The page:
This is somewhat modified Lars' Brinkoff macro:

(defmacro funcallable-let (bindings &body body)
     :for binding :in bindings
     :for symbol := (gensym)
     :for name := (car binding)
     :for class := (cadr binding)
     :for init-args := (cddr binding)
     :collect `(,symbol (make-instance ',class ,.init-args)) :into lets
     :collect `(,name (&rest args) (apply ',symbol args)) :into flets
     :collect symbol :into ignorables
       `(let ,lets
          (declare (ignorable ,@ignorables))
          (flet ,flets ,@body)))))

Which wouldn't work either.

share|improve this question
symbol-macrolet only expands when the symbol is used as a variable name. The head position is a function name, not a variable name, so it doesn't expand there. If you want it to expand in the function position, use macrolet. –  Barmar Nov 12 '13 at 11:48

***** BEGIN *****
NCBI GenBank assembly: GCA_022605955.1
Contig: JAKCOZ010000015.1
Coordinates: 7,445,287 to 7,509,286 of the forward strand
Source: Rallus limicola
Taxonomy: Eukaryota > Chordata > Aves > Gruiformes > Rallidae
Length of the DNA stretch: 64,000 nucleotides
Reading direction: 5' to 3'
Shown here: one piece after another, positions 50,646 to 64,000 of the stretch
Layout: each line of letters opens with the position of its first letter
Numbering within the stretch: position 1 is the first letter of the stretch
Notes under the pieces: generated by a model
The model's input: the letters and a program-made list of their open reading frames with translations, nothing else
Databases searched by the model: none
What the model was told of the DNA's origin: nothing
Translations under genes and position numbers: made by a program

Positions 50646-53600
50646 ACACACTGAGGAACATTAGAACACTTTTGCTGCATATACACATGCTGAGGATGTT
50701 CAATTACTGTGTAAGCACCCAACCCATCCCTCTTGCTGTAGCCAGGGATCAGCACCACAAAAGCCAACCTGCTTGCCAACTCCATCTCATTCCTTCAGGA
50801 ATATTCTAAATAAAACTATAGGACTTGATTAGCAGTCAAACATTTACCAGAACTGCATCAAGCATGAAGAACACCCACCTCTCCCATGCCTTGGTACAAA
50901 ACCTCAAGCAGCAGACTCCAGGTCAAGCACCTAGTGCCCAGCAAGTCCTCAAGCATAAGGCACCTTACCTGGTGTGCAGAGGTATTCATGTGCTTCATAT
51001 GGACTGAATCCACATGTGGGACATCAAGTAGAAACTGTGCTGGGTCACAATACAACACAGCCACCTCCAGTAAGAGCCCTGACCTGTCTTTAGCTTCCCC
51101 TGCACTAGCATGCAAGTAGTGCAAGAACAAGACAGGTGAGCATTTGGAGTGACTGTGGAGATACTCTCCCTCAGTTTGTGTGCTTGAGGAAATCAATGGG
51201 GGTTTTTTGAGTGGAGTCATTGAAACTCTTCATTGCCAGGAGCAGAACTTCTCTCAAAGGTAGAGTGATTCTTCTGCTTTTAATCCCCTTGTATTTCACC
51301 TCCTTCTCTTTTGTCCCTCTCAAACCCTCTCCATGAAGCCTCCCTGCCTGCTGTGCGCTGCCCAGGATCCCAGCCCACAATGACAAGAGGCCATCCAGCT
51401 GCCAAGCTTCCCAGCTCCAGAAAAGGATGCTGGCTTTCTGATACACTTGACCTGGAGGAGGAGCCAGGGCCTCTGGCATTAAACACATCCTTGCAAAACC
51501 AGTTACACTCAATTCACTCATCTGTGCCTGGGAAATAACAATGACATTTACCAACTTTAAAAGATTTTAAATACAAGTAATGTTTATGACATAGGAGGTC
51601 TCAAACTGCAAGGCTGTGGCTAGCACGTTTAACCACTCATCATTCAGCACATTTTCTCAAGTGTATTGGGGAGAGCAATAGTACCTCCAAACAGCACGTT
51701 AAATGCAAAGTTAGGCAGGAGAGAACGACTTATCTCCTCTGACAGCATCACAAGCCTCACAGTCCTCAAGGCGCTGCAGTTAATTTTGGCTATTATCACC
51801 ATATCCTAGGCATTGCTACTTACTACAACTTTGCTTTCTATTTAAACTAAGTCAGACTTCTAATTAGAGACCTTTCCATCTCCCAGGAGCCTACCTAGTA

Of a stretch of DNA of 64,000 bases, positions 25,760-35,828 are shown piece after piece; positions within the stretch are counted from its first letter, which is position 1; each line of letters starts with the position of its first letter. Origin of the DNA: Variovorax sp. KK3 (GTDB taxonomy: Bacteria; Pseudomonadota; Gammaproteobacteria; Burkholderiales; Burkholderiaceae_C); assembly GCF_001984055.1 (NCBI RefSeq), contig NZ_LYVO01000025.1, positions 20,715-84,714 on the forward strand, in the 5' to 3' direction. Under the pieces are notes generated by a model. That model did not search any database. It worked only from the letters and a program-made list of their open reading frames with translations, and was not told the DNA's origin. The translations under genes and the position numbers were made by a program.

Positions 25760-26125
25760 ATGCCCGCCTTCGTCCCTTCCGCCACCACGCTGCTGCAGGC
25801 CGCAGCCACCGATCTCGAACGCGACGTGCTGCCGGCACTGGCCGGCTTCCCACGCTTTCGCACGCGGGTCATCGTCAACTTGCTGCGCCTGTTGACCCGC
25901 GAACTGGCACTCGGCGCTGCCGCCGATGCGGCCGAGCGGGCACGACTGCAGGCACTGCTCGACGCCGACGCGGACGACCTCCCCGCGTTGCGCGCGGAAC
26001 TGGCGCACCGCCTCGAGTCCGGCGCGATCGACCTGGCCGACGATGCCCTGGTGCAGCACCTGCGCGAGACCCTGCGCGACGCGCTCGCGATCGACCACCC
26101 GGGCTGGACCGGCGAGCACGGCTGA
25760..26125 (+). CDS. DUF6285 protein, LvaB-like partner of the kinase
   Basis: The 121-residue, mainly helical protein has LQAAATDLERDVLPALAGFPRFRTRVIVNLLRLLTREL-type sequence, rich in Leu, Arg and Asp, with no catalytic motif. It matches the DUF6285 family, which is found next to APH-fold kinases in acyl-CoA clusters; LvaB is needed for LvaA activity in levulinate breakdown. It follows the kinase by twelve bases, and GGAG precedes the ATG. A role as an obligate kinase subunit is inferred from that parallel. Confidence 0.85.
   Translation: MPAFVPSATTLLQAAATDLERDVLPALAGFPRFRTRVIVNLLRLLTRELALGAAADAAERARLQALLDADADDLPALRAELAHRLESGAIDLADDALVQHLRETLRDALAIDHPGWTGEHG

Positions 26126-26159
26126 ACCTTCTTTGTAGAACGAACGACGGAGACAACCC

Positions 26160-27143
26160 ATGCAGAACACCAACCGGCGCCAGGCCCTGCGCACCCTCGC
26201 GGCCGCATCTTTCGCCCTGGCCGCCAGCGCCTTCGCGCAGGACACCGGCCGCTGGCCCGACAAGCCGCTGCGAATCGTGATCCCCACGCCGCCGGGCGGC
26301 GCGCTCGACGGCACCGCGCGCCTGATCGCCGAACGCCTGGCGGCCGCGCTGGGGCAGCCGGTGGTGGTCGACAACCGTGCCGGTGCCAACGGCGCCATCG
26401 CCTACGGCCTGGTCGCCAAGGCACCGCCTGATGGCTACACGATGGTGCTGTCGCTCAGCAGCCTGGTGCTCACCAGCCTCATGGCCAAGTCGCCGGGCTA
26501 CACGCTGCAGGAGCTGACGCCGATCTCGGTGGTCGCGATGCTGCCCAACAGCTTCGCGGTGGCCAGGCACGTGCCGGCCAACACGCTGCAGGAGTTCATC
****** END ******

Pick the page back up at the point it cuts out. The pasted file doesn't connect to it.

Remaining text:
@Barmar with macrolet there's the exact opposite problem - I wouldn't be able to use the symbol with funcall or reduce or what have you... (or at least I can't see how'd I do it). –  user797257 Nov 12 '13 at 11:56
I'm not really sure what you're trying to accomplish that flet and labels don't provide. Maybe if you showed a use-case. –  Barmar Nov 12 '13 at 11:57
If macrolet works for one case, and symbol-macrolet works for the other, why not write a macro that expands into both so that you get something that works for both cases? –  Joshua Taylor Nov 12 '13 at 13:25
@JoshuaTaylor I hoped for there to be a cheaper way :) –  user797257 Nov 12 '13 at 13:32

3 Answers 3

up vote 4 down vote accepted